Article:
The Banished Craft by E.D.E. Bell

August 5th, 2015 kimbacaffeinate Review 58 Comments

5th Aug
The Banished Craft by E.D.E. Bell
The Banished Craft
by E.D.E. Bell
Series: Shkode #1
Genres: Fantasy
Source: Author
Purchase: Amazon
Goodreads
Rating: One StarOne StarOne StarHalf a Star

The Banished Craft is a genre-bending fantasy saga that follows the adventures of Cor, a woman caught in a dying world that does not accept her, and Atesh, a dragon scientist who's been asked to violate his own ethics or put the lives of his family at risk. Follow their trials as they deal with a shattered world, mired in political upheaval, while they try to rediscover a lost magic. The Banished Craft begins the Shkode trilogy: a quirky and modern take on dragons and wizards, exploring themes of identity, prejudice, violence, compassion, and the ways we are all connected.

Now and again, I like to lose myself in a high fantasy and when the opportunity to review The Banished Craft by E.D.E. Bell came along, I accepted. It is the first in the Shkode trilogy. How could I pass up a world with DRAGONS and WIZARDS? Fascinating and quirky this adult fantasy can easily be read by fans of the genre in all age groups.

We start with a prologue in where we meet a scientist who studies Triverses and three-dimensional begins. On this particular outing, she takes her children along and her second child who is curious in nature passed his finger through one of these Triverses causing the worlds to split into two identical worlds separating the inhabitants. Unless those inhabitants pull their worlds back, together both worlds will be lost and thus our tale begins.

Banished Craft takes us into both worlds splitting our time between them and introducing us to multiple characters. Each world is identical physically but in one world the Dragons reside and in the other the humans. Each have knowledge of the other but believe the other to be extinct in their world.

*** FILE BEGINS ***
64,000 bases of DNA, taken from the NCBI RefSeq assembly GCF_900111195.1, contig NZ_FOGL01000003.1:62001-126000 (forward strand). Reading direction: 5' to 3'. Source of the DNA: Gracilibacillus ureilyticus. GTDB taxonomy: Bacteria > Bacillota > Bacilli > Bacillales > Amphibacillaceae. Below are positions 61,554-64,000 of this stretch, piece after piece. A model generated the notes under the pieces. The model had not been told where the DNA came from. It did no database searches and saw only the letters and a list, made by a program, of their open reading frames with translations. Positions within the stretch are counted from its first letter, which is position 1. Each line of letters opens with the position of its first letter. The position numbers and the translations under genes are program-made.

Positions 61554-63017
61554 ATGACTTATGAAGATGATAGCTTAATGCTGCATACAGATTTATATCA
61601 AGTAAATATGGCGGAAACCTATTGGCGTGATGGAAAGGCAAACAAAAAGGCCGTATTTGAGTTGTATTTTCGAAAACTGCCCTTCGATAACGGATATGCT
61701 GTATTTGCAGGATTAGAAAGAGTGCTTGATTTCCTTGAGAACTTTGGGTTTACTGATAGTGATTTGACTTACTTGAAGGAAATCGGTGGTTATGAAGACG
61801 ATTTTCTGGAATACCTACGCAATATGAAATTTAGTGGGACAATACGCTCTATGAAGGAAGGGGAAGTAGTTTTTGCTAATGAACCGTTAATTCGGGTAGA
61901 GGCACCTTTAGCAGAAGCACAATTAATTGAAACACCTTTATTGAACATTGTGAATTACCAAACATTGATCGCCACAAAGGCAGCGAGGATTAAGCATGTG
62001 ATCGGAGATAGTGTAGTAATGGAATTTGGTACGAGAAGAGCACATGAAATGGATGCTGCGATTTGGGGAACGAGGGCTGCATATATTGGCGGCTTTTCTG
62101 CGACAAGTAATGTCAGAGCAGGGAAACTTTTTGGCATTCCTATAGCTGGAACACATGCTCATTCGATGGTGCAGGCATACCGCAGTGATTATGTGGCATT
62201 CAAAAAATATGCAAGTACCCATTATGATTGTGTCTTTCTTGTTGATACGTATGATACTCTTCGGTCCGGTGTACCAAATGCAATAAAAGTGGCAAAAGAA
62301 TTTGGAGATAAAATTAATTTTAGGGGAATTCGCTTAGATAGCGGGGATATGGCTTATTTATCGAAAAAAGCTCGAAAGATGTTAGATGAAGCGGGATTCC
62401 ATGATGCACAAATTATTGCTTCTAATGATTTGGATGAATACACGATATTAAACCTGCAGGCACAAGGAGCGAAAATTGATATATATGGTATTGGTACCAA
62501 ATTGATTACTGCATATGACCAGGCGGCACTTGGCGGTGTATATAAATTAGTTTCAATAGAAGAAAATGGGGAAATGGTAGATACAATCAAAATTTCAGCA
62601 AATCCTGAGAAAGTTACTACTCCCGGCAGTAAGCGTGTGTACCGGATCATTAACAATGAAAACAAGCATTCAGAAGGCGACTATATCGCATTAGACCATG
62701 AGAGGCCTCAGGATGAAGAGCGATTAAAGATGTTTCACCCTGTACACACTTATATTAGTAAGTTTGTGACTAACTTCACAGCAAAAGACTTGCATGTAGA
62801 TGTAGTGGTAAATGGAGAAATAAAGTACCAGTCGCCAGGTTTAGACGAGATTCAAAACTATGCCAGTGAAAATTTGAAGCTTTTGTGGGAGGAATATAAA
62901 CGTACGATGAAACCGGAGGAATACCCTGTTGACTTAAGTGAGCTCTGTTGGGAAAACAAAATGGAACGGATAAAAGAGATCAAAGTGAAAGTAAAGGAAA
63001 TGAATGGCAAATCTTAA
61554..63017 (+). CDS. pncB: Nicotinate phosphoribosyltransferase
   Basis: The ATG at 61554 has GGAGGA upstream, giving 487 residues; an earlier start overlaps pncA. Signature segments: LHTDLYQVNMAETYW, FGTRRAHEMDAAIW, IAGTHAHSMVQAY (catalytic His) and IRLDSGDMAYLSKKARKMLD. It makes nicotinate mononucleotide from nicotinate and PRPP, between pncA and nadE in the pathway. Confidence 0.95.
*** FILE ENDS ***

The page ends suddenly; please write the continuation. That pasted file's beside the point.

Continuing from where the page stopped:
In the human world of Terrah, we meet Cora, a bright young woman who resides near university and earns an income by secretly writing under a male pseudonym. Her world is ruled by a King and has several different districts. Women are not allowed to study, live alone, or own books *shivers* Even worse they cannot raise children without a man present. What an oppressive world. Cora is looking for answers about her murdered parents and can read and write. I liked Cora, she is inquisitive, and a rule breaker. The more we learn about her the more important we realize her role is. We also spend time with a young man named Borso. When his sister Sydra gets into trouble, he leaves his homeland and they travel to SeaState to the city of Porto Nobile. Here he hopes they can blend in and begin a new life. Events that occur lead to Borso’s discontent with the laws of his land and sets in motion a civil war. We also get a perspective from the King’s wife and I enjoyed these chapters.

In the second world, we meet the Dragons and oh, how I loved this world. The Dragons speak, attend university and are ruled by an Emperor named Zee. Here we meet Atesh a scientist who is secretly studying the plant known as ha and its properties. His wife Jwala is a member of the guard and expecting their first pup. A challenge to the Emperor has Zee ordering Atesh to produce a poison. Tension between Dronna, the Emperor’s Commander threatens them which creates this delicious tension. This world was wonderful and the descriptions of the dragons vivid and remarkable.